PBFE consists of four main analyses, Figure 1, namely 1) Environmental hazard, 2) Crop growth, 3) Crop yield, and 4) Loss. The hazard analysis (e.g., climate change expressed as Temperature/Humidity Index (THI), soil degradation, deforestation, diseases & drought) is performed for a food facility under different scenarios, quantified by the probability of occurrence of Intensity Measures (IMs) for various hazard levels. 

Crop growth analysis uses IMs along with crop models for different crops and sources of environmental hazards to determine the crop growth condition of the food facility. For the purpose of illustration, we use Stunting Measures (SMs) to represent the crop growth condition. Stunting is one common symptom of plant disease, which significantly influences food production and is responsible for reducing the physical and economic productivity of crops and can be a major impediment. Deep Neural Network (DNN) object localization & segmentation can be implemented on global & local levels making use of satellite or wide-angle images by Unmanned Aerial Vehicles (UAVs) to locate “damages” of crops or to evaluate the health condition of plants. Accordingly, SMs fragilities are determined as a function of the hazard IM.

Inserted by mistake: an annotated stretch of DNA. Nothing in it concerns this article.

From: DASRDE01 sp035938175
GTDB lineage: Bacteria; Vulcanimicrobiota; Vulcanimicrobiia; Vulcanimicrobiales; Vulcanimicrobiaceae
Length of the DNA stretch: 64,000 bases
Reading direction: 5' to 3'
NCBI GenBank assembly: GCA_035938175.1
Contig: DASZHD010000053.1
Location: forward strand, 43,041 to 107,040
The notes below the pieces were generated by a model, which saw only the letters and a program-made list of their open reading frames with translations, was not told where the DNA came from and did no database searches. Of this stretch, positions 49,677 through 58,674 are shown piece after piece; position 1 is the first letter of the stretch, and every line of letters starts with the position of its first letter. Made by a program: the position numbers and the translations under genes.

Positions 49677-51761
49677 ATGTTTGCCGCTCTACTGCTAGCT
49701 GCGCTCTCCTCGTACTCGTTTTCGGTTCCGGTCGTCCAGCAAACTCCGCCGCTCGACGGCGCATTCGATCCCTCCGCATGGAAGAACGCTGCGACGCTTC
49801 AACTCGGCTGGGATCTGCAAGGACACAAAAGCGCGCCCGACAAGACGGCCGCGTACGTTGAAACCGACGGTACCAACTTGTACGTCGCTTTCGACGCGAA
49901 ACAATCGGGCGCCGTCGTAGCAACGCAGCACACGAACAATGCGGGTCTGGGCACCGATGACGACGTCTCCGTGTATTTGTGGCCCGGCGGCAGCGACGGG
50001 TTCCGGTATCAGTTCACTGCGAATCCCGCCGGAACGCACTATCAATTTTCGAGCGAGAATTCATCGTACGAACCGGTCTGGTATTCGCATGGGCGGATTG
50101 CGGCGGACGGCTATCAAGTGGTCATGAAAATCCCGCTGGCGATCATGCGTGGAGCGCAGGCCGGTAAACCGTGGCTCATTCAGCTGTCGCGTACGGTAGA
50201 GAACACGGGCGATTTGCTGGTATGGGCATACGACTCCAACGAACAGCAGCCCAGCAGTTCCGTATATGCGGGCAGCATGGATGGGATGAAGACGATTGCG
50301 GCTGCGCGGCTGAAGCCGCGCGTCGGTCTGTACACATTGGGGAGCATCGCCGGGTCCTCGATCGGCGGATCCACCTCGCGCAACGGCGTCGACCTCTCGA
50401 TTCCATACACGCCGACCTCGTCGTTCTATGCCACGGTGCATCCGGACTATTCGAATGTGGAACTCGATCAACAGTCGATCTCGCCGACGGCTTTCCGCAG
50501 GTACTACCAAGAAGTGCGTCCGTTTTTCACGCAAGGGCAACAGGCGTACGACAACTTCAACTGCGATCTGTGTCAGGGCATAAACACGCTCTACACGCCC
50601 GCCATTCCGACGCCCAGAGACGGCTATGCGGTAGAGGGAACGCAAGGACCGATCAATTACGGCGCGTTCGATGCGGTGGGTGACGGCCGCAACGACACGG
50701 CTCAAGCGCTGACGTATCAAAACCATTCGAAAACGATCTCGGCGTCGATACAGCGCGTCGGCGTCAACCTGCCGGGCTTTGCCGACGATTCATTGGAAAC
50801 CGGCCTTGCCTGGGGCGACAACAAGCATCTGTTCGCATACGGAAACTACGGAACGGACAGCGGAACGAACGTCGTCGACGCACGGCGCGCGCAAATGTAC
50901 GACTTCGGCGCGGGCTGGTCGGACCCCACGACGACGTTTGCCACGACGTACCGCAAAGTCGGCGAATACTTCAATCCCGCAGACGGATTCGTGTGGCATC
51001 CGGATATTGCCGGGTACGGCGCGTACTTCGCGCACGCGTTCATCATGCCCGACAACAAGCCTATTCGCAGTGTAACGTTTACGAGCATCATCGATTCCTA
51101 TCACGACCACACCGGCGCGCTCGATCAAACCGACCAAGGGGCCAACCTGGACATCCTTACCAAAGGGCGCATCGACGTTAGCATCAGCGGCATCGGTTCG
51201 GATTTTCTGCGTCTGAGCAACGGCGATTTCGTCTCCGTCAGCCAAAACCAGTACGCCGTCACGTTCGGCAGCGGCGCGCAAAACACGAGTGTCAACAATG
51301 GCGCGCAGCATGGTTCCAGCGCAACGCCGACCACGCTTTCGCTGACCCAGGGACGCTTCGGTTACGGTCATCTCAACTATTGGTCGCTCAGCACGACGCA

Figure 1: Overview of the proposed PBE methodology for food systems.

The crop yield analysis uses physical and data-driven models (digital twins) for simulations to predict the yield quantity and quality under hazard scenarios of the given SMs. The outcome is represented in terms of Yield Parameters (YPs), e.g., Total Factor Productivity (TFP), considering changes in crop yield, and cost of production and commodity mixes. This is tied to a collateral loss analysis for annual rate of crop spoilage or waste.